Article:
History of Culaba
The first settlement was located in the northern banks of Amambahag River, but its folks moved to the present site safe from the riverine floods.
Its origins were attributed with the movement of people from the neighboring towns of Barugo, Caibiran, and Carigara. It became a home too to people who moved from the nearby provinces of Cebu and Samar.
When General Ambrocio Mojica traveled to Leyte and assume the position as military political governor in 1899, he visited the island of Biliran as one of the many stops in his travel. It was around this time that Culaba was declared an independent town along with San Clemente (Kawayan), Maripipi, and Esperanza (Cabucgayan).
However, a devastating raid instigated by the Pulahanes in 1902 reduced the town to ruin and wreckage. The Pulahanes were remnants of Filipino revolutionaries led by Colonel Claro Guevara fighting for independence against the Americans.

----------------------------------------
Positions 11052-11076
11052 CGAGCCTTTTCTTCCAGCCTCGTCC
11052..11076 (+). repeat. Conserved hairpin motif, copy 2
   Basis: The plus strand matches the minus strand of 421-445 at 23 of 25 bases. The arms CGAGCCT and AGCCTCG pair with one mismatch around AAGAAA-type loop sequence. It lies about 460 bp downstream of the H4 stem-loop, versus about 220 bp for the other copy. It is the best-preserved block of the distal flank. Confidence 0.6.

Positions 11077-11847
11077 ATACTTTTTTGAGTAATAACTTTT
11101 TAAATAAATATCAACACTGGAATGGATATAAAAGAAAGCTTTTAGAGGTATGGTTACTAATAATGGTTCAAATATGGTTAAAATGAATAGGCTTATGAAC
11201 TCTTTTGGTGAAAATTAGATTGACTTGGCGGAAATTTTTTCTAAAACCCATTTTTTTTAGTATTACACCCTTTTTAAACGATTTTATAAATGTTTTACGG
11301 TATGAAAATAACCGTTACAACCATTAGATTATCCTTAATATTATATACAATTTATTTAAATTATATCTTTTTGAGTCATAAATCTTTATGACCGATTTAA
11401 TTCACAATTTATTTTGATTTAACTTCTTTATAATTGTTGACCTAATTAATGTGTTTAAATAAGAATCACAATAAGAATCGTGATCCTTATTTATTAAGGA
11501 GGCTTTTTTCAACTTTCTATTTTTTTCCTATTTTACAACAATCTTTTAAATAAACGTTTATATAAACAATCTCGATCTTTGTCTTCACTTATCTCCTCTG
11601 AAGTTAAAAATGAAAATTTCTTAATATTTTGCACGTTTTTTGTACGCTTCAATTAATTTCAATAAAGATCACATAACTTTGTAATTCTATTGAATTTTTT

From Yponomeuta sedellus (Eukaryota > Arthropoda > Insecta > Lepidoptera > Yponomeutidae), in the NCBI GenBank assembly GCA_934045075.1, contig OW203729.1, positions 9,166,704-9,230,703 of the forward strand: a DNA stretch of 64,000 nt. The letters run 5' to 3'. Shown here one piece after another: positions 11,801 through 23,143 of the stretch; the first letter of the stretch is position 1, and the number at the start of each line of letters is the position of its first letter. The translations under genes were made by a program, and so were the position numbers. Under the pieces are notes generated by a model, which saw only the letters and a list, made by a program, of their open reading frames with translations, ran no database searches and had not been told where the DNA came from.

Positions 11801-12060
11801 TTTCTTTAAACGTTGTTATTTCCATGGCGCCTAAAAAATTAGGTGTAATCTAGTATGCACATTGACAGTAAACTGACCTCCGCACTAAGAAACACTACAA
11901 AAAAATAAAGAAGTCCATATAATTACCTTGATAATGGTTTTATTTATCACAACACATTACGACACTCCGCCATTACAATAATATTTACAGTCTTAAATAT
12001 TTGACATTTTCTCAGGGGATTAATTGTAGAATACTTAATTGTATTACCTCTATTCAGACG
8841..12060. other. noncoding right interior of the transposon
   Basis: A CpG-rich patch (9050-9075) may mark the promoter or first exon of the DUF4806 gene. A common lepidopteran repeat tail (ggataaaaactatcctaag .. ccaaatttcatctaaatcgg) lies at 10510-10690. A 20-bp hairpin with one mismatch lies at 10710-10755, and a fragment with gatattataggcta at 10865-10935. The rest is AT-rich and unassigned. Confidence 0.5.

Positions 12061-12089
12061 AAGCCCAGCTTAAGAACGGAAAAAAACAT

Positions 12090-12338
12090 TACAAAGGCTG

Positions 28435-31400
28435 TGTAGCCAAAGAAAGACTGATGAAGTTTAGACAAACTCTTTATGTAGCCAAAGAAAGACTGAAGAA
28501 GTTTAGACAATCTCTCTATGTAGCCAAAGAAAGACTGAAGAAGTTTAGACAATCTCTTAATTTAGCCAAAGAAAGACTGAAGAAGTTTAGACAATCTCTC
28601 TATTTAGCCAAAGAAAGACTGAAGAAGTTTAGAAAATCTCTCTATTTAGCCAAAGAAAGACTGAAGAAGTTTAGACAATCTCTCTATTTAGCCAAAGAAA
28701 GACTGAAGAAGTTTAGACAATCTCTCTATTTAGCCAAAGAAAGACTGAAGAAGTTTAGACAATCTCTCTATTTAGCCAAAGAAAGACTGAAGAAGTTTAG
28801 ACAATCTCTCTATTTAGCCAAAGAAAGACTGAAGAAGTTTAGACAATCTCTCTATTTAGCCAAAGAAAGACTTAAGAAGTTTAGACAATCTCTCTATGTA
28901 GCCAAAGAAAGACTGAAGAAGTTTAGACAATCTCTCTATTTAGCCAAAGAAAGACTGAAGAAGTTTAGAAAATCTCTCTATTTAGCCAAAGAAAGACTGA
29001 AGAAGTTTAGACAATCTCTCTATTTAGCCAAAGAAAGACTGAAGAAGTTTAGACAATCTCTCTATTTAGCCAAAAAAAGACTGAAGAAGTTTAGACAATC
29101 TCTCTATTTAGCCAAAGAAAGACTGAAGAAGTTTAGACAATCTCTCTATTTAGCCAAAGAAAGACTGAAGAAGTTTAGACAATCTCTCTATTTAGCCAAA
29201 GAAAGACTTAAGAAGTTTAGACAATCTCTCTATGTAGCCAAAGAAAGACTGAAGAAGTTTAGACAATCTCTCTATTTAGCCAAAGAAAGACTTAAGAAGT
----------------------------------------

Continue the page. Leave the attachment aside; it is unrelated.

However, some three to four hundred men from Samar sailed to the island of Samar. One of their first actions was to attack Culaba whose municipal president, Gervacio Abanilla, was appointed by the American colonial government. The attack was carried out as a punitive response to what was perceived to be a town that was pro-American. The extent of destruction was such that Culaba lost its municipality status and was annexed to the neighboring town of Caibiran.
Reconstruction of once thriving land was led by Pacifico Amable and Abanilla. Less than two decades later, its local leaders pushed for its independence but their initiative was met with opposition.
Finally, it became a town again by separating from Caibiran pursuant to Executive Order No. 630, otherwise known as “Creating the Municipality of Culaba in the Province of Leyte”, signed by President Elpidio Quirino on October 16, 1953. This is the basis of the founding anniversary.
The issuance defined the municipality to include Culaba (where the seat of the government was located), Acaban, Bool, Habuhab, and Pinamihagan.
How to reach Culaba, Biliran
One can book a flight to Tacloban Airport and ride a bus to Biliran. Sea-based travels are also available and shipping vessels embark at the port of Naval and other ports in Leyte.
- Executive Order No. 630. Official Gazette of the Republic of the Philippines. Retrieved October 14, 2023
- Biliran Province. Provincial Government of Biliran. Retrieved October 14, 2023
- Rolando O. Borrinaga. A Revolutionary History of Biliran from 1899 to 1909. Fernando Aquino Buyser. March 2012. Retrieved October 14, 2023